Our plant of the week is a very common ‘dwarf’ evergreen, very slow growing, and commonly used as an upright foundation evergreen, in rock gardens, or specimen gardens as it does grow so slowly. And you’ll see it used a lot in containers and sold at Christmas time for a Christmas Tree in a pot. It’s Picea glauca ‘Conica’ or commonly known as Dwarf Alberta Spruce (don’t be fooled – it can still get 10-15 feet high and 6-10 feet wide over many years!). And yes, it’s very popular! It’s a cool plant, but the reason I chose it this week, is that I have had multiple emails over the past month asking what’s happening to the Alberta Spruce. Now usually the questions concern cool season mite damages, or ‘winter burn’ or both, but these questions were concerning something else growing out of the Alberta Spruce! Something totally different.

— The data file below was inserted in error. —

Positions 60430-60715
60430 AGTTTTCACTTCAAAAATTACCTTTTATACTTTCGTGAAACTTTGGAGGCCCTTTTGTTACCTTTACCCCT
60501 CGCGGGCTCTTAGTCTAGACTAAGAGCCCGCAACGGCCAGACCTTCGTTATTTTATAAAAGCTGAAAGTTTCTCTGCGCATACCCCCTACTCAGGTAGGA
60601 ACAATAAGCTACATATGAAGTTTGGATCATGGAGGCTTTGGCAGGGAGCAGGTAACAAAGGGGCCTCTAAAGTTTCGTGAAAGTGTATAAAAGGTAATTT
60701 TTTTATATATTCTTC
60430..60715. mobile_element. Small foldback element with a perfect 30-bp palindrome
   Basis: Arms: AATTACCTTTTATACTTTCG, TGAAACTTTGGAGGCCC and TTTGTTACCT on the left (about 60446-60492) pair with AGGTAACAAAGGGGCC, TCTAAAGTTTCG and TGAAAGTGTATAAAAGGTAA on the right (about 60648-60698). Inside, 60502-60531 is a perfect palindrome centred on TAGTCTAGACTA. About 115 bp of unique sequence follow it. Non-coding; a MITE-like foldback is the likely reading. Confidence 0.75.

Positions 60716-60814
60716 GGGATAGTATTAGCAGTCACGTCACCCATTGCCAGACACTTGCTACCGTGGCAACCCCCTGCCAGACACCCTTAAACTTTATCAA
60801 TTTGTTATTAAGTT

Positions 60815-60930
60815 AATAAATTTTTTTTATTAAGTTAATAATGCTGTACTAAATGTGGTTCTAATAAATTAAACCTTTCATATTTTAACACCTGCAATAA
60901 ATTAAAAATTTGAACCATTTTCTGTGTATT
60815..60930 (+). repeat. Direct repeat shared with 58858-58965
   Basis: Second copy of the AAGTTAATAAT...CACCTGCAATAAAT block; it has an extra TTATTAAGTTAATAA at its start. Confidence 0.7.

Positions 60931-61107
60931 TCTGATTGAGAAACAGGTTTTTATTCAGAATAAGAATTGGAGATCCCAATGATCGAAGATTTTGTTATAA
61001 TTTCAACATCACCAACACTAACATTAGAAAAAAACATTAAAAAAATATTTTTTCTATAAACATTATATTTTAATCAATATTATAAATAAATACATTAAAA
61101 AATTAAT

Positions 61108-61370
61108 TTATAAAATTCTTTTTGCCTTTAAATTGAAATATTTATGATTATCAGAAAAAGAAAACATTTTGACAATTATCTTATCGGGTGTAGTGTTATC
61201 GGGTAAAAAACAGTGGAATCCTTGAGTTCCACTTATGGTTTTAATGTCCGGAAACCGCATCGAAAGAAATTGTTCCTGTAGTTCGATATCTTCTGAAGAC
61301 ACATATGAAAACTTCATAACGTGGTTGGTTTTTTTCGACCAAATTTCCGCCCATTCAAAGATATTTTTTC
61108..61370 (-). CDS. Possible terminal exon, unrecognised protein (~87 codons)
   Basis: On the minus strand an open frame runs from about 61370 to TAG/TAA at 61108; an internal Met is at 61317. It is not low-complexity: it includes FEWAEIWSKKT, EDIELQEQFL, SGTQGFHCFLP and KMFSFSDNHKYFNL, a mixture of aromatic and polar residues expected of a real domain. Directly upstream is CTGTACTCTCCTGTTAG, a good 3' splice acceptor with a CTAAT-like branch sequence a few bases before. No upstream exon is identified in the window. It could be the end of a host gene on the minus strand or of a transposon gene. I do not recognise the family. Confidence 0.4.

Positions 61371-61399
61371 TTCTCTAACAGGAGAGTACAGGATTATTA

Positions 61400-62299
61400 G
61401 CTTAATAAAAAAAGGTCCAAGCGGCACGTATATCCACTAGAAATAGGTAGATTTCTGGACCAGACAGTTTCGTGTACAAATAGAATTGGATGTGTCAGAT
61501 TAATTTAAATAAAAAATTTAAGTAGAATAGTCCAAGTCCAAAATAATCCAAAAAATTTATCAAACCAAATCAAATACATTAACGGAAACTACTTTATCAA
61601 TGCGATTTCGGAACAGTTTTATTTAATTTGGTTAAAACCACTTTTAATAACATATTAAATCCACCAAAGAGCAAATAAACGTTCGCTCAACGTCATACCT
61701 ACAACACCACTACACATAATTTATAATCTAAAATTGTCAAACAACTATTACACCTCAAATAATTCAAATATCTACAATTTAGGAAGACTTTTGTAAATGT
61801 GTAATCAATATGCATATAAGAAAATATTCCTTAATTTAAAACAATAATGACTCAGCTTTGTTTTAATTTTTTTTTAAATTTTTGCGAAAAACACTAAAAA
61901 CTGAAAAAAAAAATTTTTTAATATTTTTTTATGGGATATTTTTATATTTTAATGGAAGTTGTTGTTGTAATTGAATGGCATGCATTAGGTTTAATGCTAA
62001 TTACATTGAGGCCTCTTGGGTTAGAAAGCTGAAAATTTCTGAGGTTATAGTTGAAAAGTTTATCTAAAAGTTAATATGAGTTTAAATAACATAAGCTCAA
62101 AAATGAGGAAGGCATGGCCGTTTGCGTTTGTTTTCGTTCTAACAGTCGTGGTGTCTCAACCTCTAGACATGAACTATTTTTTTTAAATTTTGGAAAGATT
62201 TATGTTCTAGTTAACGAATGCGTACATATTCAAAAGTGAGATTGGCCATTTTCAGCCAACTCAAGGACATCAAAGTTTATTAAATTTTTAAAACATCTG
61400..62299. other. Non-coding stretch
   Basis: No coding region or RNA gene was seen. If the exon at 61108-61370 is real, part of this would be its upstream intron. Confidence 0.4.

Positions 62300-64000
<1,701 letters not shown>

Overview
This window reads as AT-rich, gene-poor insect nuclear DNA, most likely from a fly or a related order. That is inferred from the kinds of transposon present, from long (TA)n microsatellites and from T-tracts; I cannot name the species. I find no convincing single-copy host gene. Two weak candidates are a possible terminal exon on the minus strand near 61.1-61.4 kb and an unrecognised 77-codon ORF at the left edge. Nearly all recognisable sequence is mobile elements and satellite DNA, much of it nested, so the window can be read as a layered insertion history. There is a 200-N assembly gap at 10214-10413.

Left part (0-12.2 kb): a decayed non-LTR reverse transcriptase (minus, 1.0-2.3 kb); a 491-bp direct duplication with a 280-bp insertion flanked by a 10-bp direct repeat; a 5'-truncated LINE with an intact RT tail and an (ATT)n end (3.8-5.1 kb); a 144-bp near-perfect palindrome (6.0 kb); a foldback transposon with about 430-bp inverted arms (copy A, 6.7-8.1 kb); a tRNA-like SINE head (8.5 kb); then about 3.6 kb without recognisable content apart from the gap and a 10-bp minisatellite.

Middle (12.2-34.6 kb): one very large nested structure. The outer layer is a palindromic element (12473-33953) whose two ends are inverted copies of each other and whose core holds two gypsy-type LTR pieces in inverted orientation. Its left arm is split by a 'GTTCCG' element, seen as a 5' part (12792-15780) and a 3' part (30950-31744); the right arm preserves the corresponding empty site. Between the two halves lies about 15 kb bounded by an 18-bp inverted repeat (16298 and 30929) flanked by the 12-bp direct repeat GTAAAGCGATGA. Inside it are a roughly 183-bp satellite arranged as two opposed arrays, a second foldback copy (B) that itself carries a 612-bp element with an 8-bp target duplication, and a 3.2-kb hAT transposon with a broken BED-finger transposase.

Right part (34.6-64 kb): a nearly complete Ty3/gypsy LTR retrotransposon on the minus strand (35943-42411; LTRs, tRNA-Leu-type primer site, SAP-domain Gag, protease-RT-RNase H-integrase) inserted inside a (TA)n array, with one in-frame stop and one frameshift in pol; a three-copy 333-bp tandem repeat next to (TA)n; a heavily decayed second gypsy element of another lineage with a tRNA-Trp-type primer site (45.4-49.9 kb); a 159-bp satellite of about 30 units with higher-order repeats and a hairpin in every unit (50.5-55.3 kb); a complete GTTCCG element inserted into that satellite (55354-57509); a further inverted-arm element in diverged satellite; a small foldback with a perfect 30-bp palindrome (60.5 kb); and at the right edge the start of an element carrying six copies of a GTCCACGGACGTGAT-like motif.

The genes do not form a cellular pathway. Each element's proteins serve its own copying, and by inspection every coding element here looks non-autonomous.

Dwarf Alberta Spruce was discovered in the early 1900’s in Alberta Canada as a naturally occurring mutation (sports) from a white spruce. This is how many new plants are found, especially dwarf selections. But sometimes those new selections with suddenly begin to grow like the parent plant it was originally found on, and this is called genetic reversion…its reverting back to the original form. And for some reason I have had more emails recently about this than usual. Guess folks are out and about in the garden and realizing its different! And in most cases, they realize its different after the reverted growth has been grown for a few years. Which is not good. As soon as these are noticed, they should be removed at the point where they grew from the trunk. And from past experiences, most folks just leave it alone and get 2 plants on one trunk, which looks a bit strange. At least it does to me.